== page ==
Money and Family

We’re back! Tackling your finances is a huge undertaking and can be a lot to untangle. What makes it simultaneously harder and easier is adding another person to the mix. Establishing, maintaining, and reworking finances along with a partner is an act of trust and compromise. Having someone by your side can add income and help you stay focused and break up the workload. On the other hand, it also adds a whole other lifetime of credit, debt, and spending habits that will somehow have to weave in to yours. And we haven’t even gotten to kids!

In this post we’d talk about how budgeting and finances change with a partner or family, and how to best prepare yourself.

Love and Money

Anyone who’s been in a relationship will tell you that things change from when you’re single to when you’re with someone – how you spend your time, how you spend your money, and how you think about your future can all be affected. These changes can be accelerated when you’re serious about someone and are considering marriage. And, just as you talk about the future of your personal relationship with your partner, you should also have clear lines of communication open about your financial relationship too.

How a Relationship Changes Your Spending Habits

Sixty-nine percent of people report that they spend more money when they’re in a relationship than when they’re single. If you’re not prepared for this, it can throw your previously good spending habits out of whack and leave you wondering where all your income went. We’re not saying that you shouldn’t spend money with your sweetie, but when you’re in the throws of love it can be too easy to say yes to purchases that single-you wouldn’t even consider.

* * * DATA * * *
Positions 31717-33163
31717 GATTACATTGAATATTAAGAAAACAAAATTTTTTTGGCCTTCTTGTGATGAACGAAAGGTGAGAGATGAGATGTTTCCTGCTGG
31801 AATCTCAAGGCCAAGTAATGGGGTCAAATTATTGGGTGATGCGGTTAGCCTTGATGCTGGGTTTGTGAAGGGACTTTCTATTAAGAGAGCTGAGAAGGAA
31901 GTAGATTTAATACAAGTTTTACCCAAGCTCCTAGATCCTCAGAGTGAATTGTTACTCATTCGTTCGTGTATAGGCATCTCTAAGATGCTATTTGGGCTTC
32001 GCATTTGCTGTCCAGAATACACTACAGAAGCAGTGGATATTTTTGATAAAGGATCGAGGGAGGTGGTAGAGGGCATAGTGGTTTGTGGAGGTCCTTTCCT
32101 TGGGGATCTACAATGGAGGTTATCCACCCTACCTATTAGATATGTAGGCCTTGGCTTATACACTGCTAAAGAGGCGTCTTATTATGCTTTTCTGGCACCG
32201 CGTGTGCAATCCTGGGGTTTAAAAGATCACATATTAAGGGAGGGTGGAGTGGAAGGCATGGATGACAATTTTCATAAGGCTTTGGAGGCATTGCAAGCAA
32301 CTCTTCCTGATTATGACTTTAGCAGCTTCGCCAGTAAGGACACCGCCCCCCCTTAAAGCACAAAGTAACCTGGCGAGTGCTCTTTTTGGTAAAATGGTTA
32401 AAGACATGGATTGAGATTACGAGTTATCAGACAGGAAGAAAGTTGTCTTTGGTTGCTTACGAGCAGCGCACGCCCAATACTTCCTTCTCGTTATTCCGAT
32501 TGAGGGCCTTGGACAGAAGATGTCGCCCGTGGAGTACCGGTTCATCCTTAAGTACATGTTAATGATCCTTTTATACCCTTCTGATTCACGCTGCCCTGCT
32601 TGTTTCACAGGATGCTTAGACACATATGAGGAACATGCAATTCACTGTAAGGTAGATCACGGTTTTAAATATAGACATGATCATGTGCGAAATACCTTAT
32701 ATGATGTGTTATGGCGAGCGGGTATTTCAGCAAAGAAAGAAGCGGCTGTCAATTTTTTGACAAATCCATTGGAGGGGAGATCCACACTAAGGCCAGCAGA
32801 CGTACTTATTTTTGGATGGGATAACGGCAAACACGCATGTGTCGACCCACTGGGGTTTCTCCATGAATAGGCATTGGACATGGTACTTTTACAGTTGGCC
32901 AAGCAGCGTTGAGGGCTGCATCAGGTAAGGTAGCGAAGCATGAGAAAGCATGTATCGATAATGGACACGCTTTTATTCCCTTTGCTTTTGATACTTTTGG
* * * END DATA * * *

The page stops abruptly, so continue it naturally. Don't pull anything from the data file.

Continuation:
Luckily, this proclivity towards increasing our spending tends to diminish the longer we’re with someone and the older we get, but even then we still spend more on average when we’re coupled. Knowing this ahead of time and being proactive about budgeting and our finances can make all the difference in creating a financially stable relationship.

Much of this comes down to our ingrained beliefs on what a “good” relationship looks like. Just like our  experiences with our families and cultures shape our personal views towards money, these things also shape our view toward what a “healthy” relationship looks like. Think back to your experience growing up. Was love shown through gifts? Was money a positive or negative thing? Was “quality time” spent doing free or low cost activities, or was money required? It can be helpful to do this personal detective work before getting into a serious relationship so we’re better equipped to understand our impulses and tendencies when we’re in one. 

We’re gonna start by jumping in to the biggest relationship step there is – marriage. 

Getting Married 

For the purposes of this post, we’ll talk about marriage not only in the capacity of two people committing their lives together, but also of the legal implications that marriage brings with it. We know that many committed, stable relationships look a lot like marriage, but not in the eyes of the law such as a domestic partnership or common law marriage. While we don’t dismiss these (or any other arrangement between consenting, loving adults), we will stick to the financial implications of legal marriage here.


It’s essential to be on the same page as your partner before getting married. This is true for all facets of your relationship, but one that’s often overlooked is finances. Couples can be hesitant to have frank discussions about money with their future spouse which can lead to trouble down the road. Below are some topics you’ll want to go over thoroughly with your fiancé before tying the knot (and ideally these conversations are happening way before you even get engaged). 

  • Financial goals: Your financial goals may look a little different when you’re single compared with being in a partnership. Make sure you cover the following topics:
    • Home: Do you want to rent or buy? How much do you ideally want to spend on a house? What kind of neighborhood do you see yourself living in?
    • Combining finances: How do you feel about this? Would you want to combine everything or just some things? Are there parts of your financial history you don’t want your partner to know about?